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Go, go, go. Spend, spend, spend. Buy, buy, buy.

The consumer mindset in our society pushes us into thinking that the next purchase will make us happy. Yet so many people feel empty and depressed. Instead of focusing on what they have, they dwell on what they lack.

Gratitude is the key to getting out of this rut.

In this episode, I discuss how consumer culture destroys happiness, why gratitude is in short supply today, and an exercise you can do to instantly become more grateful.

Show Highlights Include:

  • The consumer culture effect that makes you feel inferior to others and how to overcome it (2:06)
  • The depressing reason that gratitude is disappearing in society (3:04)
  • The counterintuitive way practicing humility brings you instant happiness (5:15)
  • The surprising reason dramatic improvements in your life make you miserable (5:43)
  • What a Mourning Dove can teach you about peace and happiness (8:29)
  • The One Minute Happiness exercise that can instantly develop gratitude in your life (10:56)

Do you want to stop existing and start living your best life right now? Click here to get the first chapter of Dr. Rick’s best-selling book, Lessons From a Third Grade Dropout, for free.

Read Full Transcript

Welcome to “How You Living?” a transformative podcast featuring best-selling author, inspirational speaker and minister, Dr. Rick Rigsby—and, now, Dr. Rick.

Dr. Rigsby: Hello, friends. So glad to be with you today. Got a great topic. I couldn't wait to discuss gratitude with y'all today. Simple gratitude. Having a mindset of gratitude, changes everything. Changes the environment, changes you, changes people all around you, and so I really believe it's so important that we take a closer look at this very powerful virtue, a virtue that some of us tend not to employ. [00:54.2]

When I was a teenager and even into my twenties, I was always thankful, but my gratitude was more toward material things. I was thankful for my bicycle or my car. I was especially thankful in college for my stereo. In the ’70s, we had those big speakers with the woofers and the tweeters with a turntable and an 8 track. I still have my Pioneer turntable, come on, somebody.

But you know what's interesting, when you get older, at least in my case, I started being more grateful for little things. They don't seem so little when you think about it. For example, I'm grateful to just get up in the morning. Y'all know what I'm talking about. Grateful for a roof over my head, for food on the table, for a warm bed, for drinkable water, for a family. I'm grateful for a job. I've had times in my life when I've been unemployed.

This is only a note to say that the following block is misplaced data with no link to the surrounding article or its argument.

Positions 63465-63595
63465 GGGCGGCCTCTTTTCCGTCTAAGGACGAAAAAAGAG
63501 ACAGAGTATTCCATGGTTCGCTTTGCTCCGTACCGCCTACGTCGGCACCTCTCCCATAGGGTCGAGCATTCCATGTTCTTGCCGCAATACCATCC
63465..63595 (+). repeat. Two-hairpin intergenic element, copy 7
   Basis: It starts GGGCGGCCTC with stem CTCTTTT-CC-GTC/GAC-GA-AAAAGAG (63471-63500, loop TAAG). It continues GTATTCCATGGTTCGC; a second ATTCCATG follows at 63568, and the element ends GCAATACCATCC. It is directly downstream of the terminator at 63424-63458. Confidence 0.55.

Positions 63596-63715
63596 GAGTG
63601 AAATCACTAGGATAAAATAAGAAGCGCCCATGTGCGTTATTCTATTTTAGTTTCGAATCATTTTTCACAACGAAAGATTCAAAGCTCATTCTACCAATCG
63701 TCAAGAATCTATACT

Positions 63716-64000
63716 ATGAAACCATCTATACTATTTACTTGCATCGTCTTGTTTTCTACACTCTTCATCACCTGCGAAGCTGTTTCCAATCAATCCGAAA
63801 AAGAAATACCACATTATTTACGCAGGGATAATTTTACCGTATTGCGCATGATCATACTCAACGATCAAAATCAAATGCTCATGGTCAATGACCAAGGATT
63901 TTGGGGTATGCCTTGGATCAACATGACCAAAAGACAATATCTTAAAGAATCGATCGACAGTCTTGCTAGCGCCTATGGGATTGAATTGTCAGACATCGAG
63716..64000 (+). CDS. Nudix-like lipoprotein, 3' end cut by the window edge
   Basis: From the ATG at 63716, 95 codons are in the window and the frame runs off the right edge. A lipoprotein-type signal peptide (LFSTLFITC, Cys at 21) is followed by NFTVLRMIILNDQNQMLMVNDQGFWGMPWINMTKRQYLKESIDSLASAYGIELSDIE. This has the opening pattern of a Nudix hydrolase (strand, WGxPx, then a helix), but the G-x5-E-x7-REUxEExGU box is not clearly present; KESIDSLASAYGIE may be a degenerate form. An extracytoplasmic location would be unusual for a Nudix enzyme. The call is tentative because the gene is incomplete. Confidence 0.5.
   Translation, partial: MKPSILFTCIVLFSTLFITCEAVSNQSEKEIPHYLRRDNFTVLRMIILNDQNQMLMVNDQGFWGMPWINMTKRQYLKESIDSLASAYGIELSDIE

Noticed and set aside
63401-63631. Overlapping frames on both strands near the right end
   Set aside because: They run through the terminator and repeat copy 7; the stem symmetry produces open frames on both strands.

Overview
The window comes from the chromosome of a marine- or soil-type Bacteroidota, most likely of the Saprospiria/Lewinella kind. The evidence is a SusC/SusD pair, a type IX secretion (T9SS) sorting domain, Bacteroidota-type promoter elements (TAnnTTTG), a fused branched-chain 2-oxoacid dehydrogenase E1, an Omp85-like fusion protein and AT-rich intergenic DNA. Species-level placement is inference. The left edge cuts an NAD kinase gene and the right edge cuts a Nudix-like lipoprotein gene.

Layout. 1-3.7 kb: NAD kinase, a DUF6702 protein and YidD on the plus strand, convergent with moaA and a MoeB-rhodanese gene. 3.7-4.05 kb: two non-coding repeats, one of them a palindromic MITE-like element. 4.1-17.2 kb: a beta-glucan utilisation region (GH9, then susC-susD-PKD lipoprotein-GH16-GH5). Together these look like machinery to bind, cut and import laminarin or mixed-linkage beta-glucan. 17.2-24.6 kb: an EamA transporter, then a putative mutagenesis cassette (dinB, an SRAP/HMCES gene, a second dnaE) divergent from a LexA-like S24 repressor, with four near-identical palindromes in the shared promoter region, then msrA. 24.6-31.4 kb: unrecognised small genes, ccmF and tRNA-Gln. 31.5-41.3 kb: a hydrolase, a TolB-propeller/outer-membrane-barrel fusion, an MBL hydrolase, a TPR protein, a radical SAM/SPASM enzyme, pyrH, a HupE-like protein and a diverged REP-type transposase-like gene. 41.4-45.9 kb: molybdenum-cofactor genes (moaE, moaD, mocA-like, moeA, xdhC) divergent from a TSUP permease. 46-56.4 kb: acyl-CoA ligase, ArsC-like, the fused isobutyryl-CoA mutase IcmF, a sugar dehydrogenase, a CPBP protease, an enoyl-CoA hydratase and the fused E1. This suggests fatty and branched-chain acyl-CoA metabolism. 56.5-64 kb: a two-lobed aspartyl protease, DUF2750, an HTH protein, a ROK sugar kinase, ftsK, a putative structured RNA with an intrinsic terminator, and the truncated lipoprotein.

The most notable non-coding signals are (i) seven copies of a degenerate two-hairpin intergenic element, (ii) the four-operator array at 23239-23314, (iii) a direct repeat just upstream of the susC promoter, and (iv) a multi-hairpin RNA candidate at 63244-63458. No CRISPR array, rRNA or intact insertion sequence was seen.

You know what's sad to me? Gratitude is a diminishing virtue in our age today. I think it's because we live in a consumer culture, and in a consumer culture, the focus is always on what we lack, not on what we have. In a consumer culture, the focus is not only on what we lack, but it's on what others have that we don't. Oh, boy. [02:15.4]

And so, guess what that fosters? That fosters a complaining environment. You hear people complain all the time, don't you, about their jobs? I hate this job. I can't stand this job. I hate going to work. They'll even say things like I have to go to work, and I love to say, No, you don't. You don't have to go to work. You can quit. You can start afresh.

But, you see, the complaining begs a bigger question. Why the lack of gratitude? We've identified one thing. A consumer culture focuses on lack, but I also think it's a great characteristic of the age in which we live. I believe that gratitude is a diminishing virtue in our society today. It's the kind of thing that we just don't take advantage of. It's a virtue that largely goes unused. It has the potential to completely change our lives. [03:11.4]

I mean, just look at this contrast. Think about what we tend to do. We go, go, go, do, do, do, spin, spin, spin, and buy, buy, buy. That leaves us irritated, upset, frustrated, stressed, completely empty, right? It's a consumer mindset that can foster some enemies of gratitude that speak to why I believe that gratitude is so diminishing in our society today.

Three enemies of gratitude—number one, greed. We constantly want what we don't have. We spend what we don't have to buy what we don't need to keep up with folks we don't even know. Oh, boy. [03:57.3]